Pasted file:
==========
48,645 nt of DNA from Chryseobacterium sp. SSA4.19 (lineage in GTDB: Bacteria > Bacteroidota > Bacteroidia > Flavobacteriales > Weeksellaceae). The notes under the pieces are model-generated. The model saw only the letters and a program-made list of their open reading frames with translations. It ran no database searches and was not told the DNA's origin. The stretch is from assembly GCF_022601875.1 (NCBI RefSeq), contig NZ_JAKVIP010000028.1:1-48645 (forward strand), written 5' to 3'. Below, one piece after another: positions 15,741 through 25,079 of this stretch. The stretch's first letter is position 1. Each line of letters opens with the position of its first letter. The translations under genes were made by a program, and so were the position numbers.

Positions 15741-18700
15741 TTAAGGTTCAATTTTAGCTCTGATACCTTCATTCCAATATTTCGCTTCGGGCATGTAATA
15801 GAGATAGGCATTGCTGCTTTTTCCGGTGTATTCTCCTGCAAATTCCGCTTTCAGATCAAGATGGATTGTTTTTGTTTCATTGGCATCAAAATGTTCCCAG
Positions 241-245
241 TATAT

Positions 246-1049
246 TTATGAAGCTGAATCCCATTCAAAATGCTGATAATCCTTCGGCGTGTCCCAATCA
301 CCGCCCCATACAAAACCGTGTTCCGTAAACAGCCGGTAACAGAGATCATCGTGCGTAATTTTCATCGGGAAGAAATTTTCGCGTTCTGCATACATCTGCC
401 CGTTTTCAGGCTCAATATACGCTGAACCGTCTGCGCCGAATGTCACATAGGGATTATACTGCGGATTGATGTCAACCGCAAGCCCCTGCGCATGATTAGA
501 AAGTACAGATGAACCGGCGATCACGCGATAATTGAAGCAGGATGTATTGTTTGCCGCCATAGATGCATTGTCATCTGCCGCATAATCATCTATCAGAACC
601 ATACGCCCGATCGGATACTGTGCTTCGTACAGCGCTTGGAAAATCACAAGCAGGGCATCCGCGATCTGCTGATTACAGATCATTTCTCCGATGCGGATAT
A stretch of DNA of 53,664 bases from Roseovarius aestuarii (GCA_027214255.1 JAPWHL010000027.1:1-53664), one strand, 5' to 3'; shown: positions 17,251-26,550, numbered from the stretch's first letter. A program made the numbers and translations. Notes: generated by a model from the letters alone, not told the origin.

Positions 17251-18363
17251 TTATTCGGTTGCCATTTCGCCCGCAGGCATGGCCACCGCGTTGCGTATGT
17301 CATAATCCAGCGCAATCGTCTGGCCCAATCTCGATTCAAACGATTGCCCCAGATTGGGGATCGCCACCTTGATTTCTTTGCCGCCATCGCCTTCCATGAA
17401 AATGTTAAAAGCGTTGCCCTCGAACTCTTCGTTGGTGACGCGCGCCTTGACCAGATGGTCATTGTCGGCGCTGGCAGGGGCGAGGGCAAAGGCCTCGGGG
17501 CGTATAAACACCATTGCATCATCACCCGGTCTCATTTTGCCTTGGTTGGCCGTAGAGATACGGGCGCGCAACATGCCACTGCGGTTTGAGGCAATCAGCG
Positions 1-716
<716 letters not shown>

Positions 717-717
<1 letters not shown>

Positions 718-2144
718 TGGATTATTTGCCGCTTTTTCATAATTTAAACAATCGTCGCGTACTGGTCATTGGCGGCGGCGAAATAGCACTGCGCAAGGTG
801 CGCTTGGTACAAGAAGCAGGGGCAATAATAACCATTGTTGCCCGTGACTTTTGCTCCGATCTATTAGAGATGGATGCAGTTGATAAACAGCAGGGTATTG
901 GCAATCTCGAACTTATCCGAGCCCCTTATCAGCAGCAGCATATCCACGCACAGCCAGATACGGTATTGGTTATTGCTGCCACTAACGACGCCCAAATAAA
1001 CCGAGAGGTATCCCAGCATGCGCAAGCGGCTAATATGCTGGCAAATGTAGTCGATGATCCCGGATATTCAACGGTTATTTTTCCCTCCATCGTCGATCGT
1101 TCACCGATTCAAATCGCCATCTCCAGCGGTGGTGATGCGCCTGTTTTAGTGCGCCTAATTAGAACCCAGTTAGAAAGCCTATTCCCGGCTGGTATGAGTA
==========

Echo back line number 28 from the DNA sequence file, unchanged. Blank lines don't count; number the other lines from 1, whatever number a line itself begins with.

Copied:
1101 TCACCGATTCAAATCGCCATCTCCAGCGGTGGTGATGCGCCTGTTTTAGTGCGCCTAATTAGAACCCAGTTAGAAAGCCTATTCCCGGCTGGTATGAGTA